Interlingua/Curso de conversation/Capitulo 3, Scenas 3 e 4 (anglese)
SCENE 3: Peter is going to Alan Tanner's office. He says he has to find a receptionist/secretary, and he would like to know if Alan could help him with the problem. As for looking for a new apartment, it seems that a certain mysterious person has already solved this problem for Petro.
Petro: Mr. Tanner? Alan?
Tanner: Oh, hello, Petro. Come on in.
Petro: Thanks. Listen, I need your help.
Tanner: Fine. What can I do for you?
Petro: There are two things, to tell the truth.
Petro: First, we need a secretary/receptionist.
Tanner: Ah, a person who can answer the telephone and write some letters, etc.
Petro: Yes, exactly.
Tanner: A bilingual secretary? A trilingual one?
Petro: Okay, English is the most important. After that comes French. Naturally at times German could be useful.
Tanner: Yes. Do you want a man? A woman?
Petro: That's not at all important, but probably it will be a woman. What we want is a good secretary with good qualifications.
Tanner: Very well. First I'm gonna consult with our personnel service. There's also an agency. And naturaly you could also publish a small classified ad in the papers. But do you want somebody right now?
Petro: Yes, as soon as possible.
Tanner: Very well. What was the second thing?
Petro: The other thing is an apartment for me.
Tanner: But I thought you already had an apartment.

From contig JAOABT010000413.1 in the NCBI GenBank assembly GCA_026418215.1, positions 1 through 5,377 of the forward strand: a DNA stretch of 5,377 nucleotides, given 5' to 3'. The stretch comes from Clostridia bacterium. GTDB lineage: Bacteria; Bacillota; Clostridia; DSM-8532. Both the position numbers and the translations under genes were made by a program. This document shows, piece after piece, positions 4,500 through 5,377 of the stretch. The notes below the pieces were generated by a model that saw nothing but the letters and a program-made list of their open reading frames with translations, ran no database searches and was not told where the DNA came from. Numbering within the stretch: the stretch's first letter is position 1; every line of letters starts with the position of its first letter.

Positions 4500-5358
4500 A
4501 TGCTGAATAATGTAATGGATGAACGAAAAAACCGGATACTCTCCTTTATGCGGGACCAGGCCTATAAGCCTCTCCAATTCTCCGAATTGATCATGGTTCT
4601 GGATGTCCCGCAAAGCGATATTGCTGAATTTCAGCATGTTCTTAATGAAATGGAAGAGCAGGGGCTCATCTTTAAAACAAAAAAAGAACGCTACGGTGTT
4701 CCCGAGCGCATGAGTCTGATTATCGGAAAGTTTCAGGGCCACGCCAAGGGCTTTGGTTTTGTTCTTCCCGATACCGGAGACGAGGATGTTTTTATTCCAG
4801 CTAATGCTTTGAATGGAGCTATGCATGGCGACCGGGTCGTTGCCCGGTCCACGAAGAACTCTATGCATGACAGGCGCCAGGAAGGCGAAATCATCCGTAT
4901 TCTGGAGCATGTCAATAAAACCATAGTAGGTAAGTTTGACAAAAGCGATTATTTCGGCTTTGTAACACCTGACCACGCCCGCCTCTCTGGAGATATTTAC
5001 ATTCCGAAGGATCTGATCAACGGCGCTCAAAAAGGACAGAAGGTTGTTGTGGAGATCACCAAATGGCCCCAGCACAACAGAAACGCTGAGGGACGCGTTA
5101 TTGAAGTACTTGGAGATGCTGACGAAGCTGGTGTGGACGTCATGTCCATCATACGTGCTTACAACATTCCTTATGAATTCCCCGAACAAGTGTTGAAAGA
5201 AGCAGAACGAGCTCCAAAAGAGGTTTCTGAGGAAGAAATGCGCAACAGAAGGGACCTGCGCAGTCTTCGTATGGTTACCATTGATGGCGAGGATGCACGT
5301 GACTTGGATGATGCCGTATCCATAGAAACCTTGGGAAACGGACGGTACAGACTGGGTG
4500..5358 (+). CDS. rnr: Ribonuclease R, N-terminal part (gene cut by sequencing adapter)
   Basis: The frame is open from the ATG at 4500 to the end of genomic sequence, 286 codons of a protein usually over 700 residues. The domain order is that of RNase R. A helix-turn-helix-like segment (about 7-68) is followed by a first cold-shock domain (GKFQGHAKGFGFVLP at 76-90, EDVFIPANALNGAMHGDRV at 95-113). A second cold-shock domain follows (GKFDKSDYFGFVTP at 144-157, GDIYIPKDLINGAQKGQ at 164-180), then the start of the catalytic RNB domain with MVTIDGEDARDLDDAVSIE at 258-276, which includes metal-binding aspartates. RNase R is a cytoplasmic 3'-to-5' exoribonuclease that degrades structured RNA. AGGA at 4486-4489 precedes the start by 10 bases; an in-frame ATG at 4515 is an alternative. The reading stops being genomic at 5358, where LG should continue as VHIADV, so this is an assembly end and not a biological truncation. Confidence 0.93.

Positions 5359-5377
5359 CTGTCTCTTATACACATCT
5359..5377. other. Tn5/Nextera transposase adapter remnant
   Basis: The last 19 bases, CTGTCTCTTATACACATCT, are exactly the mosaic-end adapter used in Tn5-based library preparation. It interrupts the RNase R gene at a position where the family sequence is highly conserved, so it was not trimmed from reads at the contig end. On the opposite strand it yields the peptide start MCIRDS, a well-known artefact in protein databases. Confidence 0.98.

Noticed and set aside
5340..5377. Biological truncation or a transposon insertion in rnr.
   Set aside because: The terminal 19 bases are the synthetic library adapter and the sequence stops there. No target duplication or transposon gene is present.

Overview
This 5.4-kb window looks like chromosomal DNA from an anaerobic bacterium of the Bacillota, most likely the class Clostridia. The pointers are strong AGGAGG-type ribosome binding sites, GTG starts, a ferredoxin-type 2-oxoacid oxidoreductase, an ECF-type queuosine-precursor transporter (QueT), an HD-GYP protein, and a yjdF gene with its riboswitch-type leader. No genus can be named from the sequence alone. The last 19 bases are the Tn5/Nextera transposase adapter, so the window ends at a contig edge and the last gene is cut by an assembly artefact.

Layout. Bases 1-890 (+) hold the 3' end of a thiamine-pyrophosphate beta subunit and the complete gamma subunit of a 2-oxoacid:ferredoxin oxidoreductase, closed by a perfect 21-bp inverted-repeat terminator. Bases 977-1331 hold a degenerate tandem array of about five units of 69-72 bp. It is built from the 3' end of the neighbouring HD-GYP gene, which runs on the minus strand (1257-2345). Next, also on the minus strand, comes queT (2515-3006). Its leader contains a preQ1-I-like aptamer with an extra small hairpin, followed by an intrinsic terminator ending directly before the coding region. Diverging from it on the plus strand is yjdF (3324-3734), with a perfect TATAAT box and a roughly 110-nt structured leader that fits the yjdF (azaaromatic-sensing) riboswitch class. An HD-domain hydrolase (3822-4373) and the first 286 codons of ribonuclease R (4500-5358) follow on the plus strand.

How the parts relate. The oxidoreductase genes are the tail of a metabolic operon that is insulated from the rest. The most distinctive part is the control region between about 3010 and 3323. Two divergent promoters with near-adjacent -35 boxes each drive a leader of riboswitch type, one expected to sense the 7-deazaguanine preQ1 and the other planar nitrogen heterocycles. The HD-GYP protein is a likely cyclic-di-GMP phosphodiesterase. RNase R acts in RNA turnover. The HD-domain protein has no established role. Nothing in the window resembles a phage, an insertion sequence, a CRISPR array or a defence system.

Petro: No. I'm living now in a hotel. I want to find an apartment, and Catherina told me that you could help me with this problem.
Tanner: Yes. We have a housing office, but I believe I saw something indicating that you already have an apartment. Let me call up Chambon. Just a minute. (On the phone) Mr. Chambon, please. Yes? He's not there? Fine. I'm Mr. Tanner. I'm with Mr. Minelli. He needs an apartment and ... yes? Ah, yes, I also thought so. Thanks. Chambon is not in his office, but the woman I talked with said that she's sure that there's an apartment for you. Two apartments, on the same floor. Someone in Strasbourg has arranged for them.
Petro: Someone in Strasbourg?
Petro: Two apartments?
Tanner: Yeah. Your associate ...
Petro: Oh, God!
Petro: Excuse me. Can I see Mr. Chambon?
Tanner: Yeah. He's gonna return to his office in ten minutes. He's in office four hundred eleven.
Petro: I'm gonna go there to see him.
Tanner: Fine. Soon I'm gonna find a secretary for you.
Petro: Thank you so very much.
Tanner: It's a pleasure.
EXERCISE 3: Polite Questions.
Guide: Let's listen to this friendly conversation.
A man: How's everything?
A woman: Just fine, thanks. And you, how're you doing?
A man: Oh, just fine, thanks. Everything's going okay?
A woman: Yes, thank you. Everything's going fine. How's business?
A man: Oh, not bad. Everything's going the way it usually does. Too much work, never enough money, as always. But how's business for you?
A woman: Oh, okay, I guess. We've got a lot to do at this time of the year. How's your family?
A man: Things are going fine with them. And how's your boss?
A woman: Oh, he's doing okay. He's very worried right now.
Guide: This seems rather easy to me. Petro wanted to clear up the story about his apartment. Let's take a look at the next thing he runs into.